The Luxury Complex of China: Traveling

Popular Films, More Accessible Travel Draw Mainland Tourists To Remote Locales Both In China And Abroad

Last year, the Xixi wetlands in Zhejiang province saw a massive influx of domestic tourists following the runaway success of Feng Xiaogang's film "If You Are the One" ("非诚勿扰").

Last year, the Xixi wetlands in Zhejiang province saw a massive influx of domestic tourists following the runaway success of Feng Xiaogang's film "If You Are the One" ("非诚勿扰").

Last year, the blockbuster “If You Are the One” by Chinese director Feng Xiaogang included a 20 minute sequence shot at Xixi in Hangzhou, in China’s coastal Zhejiang province. In the movie, the lush foliage and ambiance of the Xixi wetlands swept audiences off their feet and heightened the desire of thousands of people to sightsee in China’s more remote areas. Suddenly, the once tranquil, rural village of Xixi received an influx of visitors from all over the country, along with a much needed boost for the city’s tourism industry. For many in China, the runaway success of Feng’s film, and the resulting tourism boom spoke to the powerful advertising effect of the movie industry. But for businesses and tour operators, the flood of domestic tourists seen headed to Xixi last year reflected the willingness of the growing numbers of Chinese who can afford to take vacations at the drop of a hat to spend more freely than ever before.

The following video clip (Chinese) offers a glimpse into Xixi’s 2009 tourist boom:

The tidal wave of tourists in Xixi doesn’t end there. In recent years, traveling by mainland Chinese has been more global, rather than remaining confined within the country’s borders or the Asia-Pacific region. Nowadays, for those who can afford it, trips to Europe and North America have become increasingly popular, particularly with China’s super-rich, who often enjoy taking their families along to expose their children to completely new environments and broaden their outlook through absorbing some aspects of Western culture. For most of these wealthy globehoppers, they have ulterior motives for bringing their children along: to lay the foundations for the international education they’ll likely send these kids abroad to receive in later years.

According to the French Department of Tourism, today Asia is one of the top sources of inbound tourists, led by Japan and China. These countries, the second- and third-largest economies in the world, have obviously attracted the attention of French travel agencies, who recognize the importance of these Asian travelers due to their high spending relative to other international tourists and, in the case of China, huge population size and increasing number of outbound tourists.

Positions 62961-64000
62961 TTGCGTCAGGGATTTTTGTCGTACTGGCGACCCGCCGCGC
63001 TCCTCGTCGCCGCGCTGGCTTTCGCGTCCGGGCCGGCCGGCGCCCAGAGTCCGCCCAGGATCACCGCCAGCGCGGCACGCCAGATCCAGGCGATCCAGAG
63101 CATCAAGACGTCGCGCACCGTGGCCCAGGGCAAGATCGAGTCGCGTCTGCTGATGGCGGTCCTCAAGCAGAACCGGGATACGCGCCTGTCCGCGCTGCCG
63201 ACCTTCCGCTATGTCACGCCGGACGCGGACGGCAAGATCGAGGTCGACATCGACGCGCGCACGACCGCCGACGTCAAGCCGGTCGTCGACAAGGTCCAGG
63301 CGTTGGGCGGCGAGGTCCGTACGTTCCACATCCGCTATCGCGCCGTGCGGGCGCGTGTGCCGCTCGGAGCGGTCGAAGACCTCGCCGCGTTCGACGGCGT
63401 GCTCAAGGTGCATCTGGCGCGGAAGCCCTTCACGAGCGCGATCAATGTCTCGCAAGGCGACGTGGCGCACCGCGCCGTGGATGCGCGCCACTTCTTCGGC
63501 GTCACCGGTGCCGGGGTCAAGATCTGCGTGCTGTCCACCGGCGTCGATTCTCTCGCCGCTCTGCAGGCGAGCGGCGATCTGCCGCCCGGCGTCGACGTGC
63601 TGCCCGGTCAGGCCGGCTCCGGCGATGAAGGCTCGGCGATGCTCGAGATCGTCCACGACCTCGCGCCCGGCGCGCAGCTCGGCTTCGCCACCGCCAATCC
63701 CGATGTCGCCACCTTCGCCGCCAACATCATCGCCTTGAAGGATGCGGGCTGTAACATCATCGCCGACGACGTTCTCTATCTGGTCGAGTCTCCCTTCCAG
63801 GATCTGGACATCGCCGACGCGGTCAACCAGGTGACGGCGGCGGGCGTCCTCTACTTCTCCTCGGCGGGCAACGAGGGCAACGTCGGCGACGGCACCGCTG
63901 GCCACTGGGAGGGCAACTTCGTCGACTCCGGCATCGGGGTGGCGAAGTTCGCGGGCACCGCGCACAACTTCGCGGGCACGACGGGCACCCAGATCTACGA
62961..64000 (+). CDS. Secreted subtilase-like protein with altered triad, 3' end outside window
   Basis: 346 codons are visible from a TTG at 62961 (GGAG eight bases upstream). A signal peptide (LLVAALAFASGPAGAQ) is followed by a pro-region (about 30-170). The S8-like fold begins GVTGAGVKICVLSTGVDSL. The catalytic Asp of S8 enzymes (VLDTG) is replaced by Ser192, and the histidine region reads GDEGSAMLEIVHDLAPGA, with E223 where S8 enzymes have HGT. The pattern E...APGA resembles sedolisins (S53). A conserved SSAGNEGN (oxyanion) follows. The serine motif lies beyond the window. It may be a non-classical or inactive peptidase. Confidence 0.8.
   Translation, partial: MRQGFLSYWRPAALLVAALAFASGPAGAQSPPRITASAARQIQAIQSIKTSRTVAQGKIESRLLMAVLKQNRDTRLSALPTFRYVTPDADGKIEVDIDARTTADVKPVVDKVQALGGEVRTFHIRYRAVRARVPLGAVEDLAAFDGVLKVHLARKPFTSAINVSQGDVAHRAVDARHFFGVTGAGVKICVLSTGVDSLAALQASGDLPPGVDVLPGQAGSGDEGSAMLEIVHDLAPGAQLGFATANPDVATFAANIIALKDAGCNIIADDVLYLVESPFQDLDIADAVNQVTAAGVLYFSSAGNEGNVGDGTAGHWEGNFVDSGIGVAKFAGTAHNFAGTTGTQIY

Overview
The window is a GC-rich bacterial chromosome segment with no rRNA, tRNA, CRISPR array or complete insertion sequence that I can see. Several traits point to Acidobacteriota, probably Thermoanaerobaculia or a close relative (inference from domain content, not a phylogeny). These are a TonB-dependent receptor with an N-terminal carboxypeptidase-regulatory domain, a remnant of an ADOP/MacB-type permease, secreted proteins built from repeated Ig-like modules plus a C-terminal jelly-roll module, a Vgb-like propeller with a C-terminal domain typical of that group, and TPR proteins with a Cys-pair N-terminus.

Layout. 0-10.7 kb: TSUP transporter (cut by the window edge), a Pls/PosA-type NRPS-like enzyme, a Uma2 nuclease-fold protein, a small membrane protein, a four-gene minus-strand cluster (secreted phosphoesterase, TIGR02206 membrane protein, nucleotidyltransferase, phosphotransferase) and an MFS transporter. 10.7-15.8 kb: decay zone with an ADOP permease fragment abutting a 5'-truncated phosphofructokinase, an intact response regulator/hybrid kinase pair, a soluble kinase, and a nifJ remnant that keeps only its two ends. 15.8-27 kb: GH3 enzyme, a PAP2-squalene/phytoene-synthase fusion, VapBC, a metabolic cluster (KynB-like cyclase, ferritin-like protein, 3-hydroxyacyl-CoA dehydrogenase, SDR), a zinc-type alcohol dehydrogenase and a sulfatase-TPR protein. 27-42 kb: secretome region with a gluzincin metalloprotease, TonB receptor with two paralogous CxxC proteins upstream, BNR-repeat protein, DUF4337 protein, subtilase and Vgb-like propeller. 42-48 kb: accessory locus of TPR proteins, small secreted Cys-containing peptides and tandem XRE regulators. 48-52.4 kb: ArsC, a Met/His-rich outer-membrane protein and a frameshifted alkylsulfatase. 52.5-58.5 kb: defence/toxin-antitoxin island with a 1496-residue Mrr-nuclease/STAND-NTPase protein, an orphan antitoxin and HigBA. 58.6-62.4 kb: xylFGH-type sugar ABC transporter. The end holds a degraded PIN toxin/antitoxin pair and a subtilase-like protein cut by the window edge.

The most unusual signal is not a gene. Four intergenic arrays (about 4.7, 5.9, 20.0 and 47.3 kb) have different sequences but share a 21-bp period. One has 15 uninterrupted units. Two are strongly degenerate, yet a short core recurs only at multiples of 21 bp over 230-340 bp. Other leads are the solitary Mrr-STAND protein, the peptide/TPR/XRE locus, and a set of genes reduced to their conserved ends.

France is a popular destination for Chinese outbound tourists, particularly the super-rich, who see trips to France as quasi-pilgrimages

France is a popular destination for Chinese outbound tourists, particularly the super-rich, who see trips to France as quasi-pilgrimages

To cater specifically to the growing ranks of international Chinese tourists, the French Department of Tourism has worked overtime to portray France as an arts and luxury paradise, a move that has played well among the Chinese business elite, who have become obsessed with the idea of cultivating a more “noble” (conceptualized by most to mean “European”) appreciation of luxury goods, art, wine and architecture. But the draw of France, Paris in particular, isn’t limited to China’s tiny proportion of super-rich. It also extends to more budget travelers, or younger tourists, who see Paris as a great destination for shopping.

With the growing number of Chinese tourists, many of whom have been the beneficiaries of the country’s economic boom, it’s no surprise that business has also boomed for luxury hotels in major tourist destinations around the world. In the current economic climate, some five-star hotels are virtually relying on an increase in the number of mainland tourists to buoy them until tourists from traditional markets come back in full force. Whether the recent economic downturn will ultimately lead to a sustained focus on catering to Chinese tourists for years to come, or if this development proves temporary, everyone from hotel managers to tour operators and travel agents to airline execs knows that outbound Chinese tourism will continue to increase for the foreseeable future, and China is a place that companies can’t afford to ignore.

The writer of this article, Yue Li is a Jing Daily correspondent based in Beijing.

All involved think next year could prove pivotal in reaching out to that wider market.

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